How your body responds to lack of oxygen
The altitude problem for your body is the shortage of oxygen. As you climb higher, the air gets thinner. At 4200 metres (the highest point on the Classic Inca Trail) atmospheric pressure is little over half its sea level value; at 5000 metres (the highest on Salkantay) it is lower still. Approaching these altitudes, each lungful gives you about half as much oxygen as at sea level, so your heart and lungs have to work twice as hard to maintain oxygen supply to your tissues.
Basically, your heart is the pump that makes your blood circulate. The lungs load the vital oxygen into your red blood cells for delivery to your tissues (muscles, brain and other organs). The demand from your muscles depends on their activity level, but your brain needs a surprising amount of oxygen (15% of the total). If your brain lacks oxygen, your judgement declines, movement control suffers and speech becomes confused.
Your body responds in various ways to needing more oxygen:
- You breathe faster and deeper
- Your heart beats faster, increasing the oxygen circulating to your tissues and forcing blood into parts of your lungs which aren’t normally used
- Your body gets rid of excess fluid and creates more red blood cells, making the blood thicker.
The timescale of these responses varies:you start to breathe faster right away, and your heart rate rises within minutes. It can take several days before your blood starts to thicken: if you notice that you are urinating a lot, that is probably a sign that your body is acciimatising. Making more red blood cells is a much longer process, taking a week or two to get under way: on most schedules, this won’t happen in time to make much difference.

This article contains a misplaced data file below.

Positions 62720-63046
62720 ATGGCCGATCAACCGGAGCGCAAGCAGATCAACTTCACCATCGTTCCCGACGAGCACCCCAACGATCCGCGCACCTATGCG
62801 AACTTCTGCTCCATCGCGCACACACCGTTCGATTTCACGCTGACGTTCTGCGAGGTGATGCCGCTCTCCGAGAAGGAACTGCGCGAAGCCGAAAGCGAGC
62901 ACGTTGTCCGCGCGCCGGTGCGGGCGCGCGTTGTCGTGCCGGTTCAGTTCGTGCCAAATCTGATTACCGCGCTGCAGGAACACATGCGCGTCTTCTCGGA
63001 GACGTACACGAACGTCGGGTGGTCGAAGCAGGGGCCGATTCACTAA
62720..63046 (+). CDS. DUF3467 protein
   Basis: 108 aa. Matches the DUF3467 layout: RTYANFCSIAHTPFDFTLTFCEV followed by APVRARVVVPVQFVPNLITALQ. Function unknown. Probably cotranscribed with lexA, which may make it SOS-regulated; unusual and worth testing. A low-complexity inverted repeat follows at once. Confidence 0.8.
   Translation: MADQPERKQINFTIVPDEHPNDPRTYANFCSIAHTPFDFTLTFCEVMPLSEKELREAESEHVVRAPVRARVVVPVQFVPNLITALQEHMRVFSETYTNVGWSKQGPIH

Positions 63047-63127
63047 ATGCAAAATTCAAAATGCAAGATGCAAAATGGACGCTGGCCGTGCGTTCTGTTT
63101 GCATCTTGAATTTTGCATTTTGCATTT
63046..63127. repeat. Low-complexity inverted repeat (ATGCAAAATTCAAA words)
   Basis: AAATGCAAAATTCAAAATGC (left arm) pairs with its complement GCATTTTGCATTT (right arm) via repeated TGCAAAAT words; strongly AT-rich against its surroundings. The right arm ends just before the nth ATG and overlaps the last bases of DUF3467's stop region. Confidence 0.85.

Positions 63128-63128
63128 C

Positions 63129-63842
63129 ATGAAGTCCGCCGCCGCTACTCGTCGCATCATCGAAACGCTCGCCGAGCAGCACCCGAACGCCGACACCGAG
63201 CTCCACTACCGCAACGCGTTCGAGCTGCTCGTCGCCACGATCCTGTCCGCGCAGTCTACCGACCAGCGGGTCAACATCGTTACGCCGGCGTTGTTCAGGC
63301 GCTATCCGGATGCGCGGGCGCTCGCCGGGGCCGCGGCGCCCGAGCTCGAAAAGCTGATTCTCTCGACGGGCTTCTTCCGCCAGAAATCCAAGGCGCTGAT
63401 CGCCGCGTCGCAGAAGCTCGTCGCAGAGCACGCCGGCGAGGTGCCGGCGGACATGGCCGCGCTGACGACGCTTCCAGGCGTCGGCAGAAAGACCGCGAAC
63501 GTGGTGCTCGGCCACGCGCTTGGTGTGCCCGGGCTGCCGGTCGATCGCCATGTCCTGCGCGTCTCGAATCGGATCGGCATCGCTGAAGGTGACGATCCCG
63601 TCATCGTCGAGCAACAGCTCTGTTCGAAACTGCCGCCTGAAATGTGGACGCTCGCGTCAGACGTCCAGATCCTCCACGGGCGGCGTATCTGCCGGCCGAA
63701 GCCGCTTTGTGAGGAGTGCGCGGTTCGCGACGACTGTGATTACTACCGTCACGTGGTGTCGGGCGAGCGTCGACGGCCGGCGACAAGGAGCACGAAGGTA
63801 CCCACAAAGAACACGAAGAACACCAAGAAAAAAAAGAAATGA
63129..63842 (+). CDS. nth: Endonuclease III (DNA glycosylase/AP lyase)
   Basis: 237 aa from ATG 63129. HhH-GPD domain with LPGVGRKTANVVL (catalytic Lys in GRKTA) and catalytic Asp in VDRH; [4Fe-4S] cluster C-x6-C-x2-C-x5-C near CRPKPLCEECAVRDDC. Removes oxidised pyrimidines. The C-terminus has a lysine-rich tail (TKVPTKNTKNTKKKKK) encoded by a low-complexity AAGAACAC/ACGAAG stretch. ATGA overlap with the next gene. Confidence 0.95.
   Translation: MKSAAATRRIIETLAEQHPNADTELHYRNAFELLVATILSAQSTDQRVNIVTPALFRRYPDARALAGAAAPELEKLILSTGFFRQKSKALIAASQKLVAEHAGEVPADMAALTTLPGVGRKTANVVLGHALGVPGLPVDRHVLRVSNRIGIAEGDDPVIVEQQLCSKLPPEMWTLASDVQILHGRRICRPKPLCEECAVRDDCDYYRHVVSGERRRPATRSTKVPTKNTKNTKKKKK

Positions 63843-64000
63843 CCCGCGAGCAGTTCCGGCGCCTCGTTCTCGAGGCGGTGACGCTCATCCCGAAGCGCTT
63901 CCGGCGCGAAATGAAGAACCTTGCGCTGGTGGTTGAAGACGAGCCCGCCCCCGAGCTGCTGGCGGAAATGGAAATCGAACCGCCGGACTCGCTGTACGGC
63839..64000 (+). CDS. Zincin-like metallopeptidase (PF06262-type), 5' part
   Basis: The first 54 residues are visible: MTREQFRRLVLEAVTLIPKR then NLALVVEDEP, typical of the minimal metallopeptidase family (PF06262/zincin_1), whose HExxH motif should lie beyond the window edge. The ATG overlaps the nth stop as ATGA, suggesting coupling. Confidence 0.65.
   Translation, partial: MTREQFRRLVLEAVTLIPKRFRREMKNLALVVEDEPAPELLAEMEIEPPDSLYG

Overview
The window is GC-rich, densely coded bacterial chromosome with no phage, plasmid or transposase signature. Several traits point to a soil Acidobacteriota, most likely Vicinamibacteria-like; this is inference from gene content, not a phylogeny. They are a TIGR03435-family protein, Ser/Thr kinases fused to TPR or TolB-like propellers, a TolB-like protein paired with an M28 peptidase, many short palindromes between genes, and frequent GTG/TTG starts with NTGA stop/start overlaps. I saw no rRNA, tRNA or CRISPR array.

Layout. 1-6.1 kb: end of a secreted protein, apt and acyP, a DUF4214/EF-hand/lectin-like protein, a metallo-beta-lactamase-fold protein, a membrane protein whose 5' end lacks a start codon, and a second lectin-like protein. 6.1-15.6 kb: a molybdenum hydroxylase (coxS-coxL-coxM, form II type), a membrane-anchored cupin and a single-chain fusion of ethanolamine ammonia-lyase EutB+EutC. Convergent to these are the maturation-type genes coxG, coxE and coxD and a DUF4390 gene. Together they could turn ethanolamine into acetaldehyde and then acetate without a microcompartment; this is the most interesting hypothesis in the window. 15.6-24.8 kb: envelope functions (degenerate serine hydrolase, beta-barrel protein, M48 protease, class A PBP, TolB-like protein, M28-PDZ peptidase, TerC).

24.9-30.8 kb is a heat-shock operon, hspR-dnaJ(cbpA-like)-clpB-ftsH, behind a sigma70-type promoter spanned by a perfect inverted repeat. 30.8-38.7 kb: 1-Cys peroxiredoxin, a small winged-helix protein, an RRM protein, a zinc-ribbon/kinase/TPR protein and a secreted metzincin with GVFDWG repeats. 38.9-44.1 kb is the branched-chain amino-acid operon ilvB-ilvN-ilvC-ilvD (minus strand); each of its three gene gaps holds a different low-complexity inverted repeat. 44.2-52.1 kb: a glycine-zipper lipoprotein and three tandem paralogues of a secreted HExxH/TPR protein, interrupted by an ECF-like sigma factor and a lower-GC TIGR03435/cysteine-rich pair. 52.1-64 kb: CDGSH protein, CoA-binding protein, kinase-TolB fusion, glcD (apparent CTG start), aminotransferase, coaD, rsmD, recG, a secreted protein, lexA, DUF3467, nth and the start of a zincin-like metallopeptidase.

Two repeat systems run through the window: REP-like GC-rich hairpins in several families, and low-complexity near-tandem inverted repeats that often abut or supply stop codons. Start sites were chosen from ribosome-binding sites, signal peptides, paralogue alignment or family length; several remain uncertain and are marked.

At altitude, breathe deeply and freely as far as possible. Sleep is an important time for the body’s adjustment. Avoid sleeping pills and alcohol, both of which depress breathing while asieep. Allow digestión time after your evening meal before going to sleep.
Be aware of some other effects of altitude. Some people (especially women) experience swollen hands, face and ankles, so remove any tight-fitting jewellery before going to altitude. Contact lens wearers may find that the lenses become painful to wear at altitude, and should take spectacles as an alternative. Many people find they make more intestinal gas at altitude, but this is harmless unless your companions lack a sense of humour.
Acute Mountain Sickness (AMS)
Acute Mountain Sickness is what medical people call altitude sickness. “Acute” here means that the onset is sudden, not that you will be acutely ill. If mild or moderate, AMS symptoms may disappear if you rest and ascend no further; if they are severe, you must descend. If you ignore the symptoms and behave unwisely you might become seriously ill.
Individuals vary widely in how they respond to altitude. Factors such as age and gender affect your chances, although doctors cannot explain why. Females are less likely to experience AMS than males. At moderate altitude, young people are more likely to suffer AMS than their elders: the risk decreases with age in an almost straight line.
You need to recognise whether AMS is mild, moderate or severe. Mild AMS feels like a hangover and can affect people at any altitude above 2100 metres (7000 feet), occasionally even lower. Its commonest symptom is a headache (which should respond to aspirin, paracetamol or ibuprofen) combined with at least one of the following:
- Feeling sick
- Lack of appetite
- Sleeplessness eneral malaise (feeling lousy, lacking energy).